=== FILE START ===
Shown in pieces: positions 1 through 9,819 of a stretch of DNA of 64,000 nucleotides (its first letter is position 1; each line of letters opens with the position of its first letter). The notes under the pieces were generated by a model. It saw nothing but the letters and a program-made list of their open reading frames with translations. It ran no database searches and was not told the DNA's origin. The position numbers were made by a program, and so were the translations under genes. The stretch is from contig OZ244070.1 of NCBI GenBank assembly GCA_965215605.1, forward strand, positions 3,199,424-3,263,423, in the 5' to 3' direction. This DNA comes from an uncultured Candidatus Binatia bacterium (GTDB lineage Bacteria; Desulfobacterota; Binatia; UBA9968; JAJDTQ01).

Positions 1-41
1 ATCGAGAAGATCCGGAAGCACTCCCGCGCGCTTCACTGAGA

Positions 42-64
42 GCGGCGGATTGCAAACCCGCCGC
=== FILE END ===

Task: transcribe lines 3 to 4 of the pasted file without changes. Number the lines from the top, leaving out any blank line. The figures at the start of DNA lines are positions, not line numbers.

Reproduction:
1 ATCGAGAAGATCCGGAAGCACTCCCGCGCGCTTCACTGAGA

Positions 42-64